Poor performance is also seen in PD patients on the Game of Dice task. The GDT uses both ‘hot’ and ‘cold’ systems as it tests executive, dorsal-dependent functions as well as feedback-related, ventral-dependent functions (Boller et al., 2014). In the task, participants bet on which combinations of dice rolls will come up. Brand et al. (2004) found that PD patients on medication had reduced use of negative feedback (learning from losses) and worse performance on the task compared to controls. Similarly, PD patients on medication in addition to making risky choices had lower electrodermal responses to losses (Euteneuer et al., 2009). Thus, previously-discussed insensitivity to negative feedback, driven by an overdosed limbic loop, may be responsible for poor GDT performance. Using fMRI, Labudda et al. (2010) confirmed that PD patients on medication were impaired on the GDT, despite having comparable prefrontal activation to controls — in other words, an intact cognitive loop. Further, risky behaviour disappeared when explicit feedback was dropped from the task. These findings strongly support that selective deficits in feedback processing underlie global GDT impairments, mediated by limbic, not cognitive, loop overdose.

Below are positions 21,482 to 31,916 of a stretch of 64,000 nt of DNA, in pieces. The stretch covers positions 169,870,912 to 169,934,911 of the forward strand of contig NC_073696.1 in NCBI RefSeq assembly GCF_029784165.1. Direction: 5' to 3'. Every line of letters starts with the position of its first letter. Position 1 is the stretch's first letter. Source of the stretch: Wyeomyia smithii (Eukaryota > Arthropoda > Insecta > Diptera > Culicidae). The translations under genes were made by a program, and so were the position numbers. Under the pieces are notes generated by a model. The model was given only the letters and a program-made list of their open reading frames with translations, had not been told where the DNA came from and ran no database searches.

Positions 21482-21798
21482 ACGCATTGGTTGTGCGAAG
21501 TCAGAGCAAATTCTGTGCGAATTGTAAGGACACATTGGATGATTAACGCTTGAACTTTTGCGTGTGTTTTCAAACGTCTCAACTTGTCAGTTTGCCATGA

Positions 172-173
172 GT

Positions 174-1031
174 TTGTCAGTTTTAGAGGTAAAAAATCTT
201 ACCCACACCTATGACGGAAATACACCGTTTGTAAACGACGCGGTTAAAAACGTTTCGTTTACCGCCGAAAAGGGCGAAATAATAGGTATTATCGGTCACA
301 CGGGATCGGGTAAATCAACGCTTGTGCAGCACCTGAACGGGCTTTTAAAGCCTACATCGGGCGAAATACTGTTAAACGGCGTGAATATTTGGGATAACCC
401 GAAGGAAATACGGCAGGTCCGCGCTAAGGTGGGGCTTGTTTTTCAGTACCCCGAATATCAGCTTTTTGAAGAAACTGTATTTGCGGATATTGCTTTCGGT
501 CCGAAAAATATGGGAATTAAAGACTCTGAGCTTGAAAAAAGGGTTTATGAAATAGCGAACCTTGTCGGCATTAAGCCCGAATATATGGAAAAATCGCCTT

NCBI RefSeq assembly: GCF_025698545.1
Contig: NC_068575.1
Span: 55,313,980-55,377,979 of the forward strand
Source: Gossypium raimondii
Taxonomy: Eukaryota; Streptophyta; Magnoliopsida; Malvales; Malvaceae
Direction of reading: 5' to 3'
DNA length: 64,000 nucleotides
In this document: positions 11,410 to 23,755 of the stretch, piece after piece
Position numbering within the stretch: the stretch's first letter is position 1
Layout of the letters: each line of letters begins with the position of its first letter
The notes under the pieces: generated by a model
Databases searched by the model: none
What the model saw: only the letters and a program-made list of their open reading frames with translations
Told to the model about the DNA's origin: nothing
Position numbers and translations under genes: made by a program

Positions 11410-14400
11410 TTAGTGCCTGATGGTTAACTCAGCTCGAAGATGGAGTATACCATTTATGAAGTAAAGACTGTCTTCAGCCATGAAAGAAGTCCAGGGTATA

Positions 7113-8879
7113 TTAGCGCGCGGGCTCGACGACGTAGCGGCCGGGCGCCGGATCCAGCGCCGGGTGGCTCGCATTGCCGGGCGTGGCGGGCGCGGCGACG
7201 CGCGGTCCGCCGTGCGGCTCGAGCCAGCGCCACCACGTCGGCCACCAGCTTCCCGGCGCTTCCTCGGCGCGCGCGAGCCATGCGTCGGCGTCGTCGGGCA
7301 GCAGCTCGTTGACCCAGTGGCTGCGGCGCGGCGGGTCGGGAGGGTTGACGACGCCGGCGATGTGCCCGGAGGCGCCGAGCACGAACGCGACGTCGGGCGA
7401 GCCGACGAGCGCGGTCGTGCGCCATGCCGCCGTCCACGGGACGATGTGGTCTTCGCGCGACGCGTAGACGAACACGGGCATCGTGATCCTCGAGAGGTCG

Decision-making under ambiguity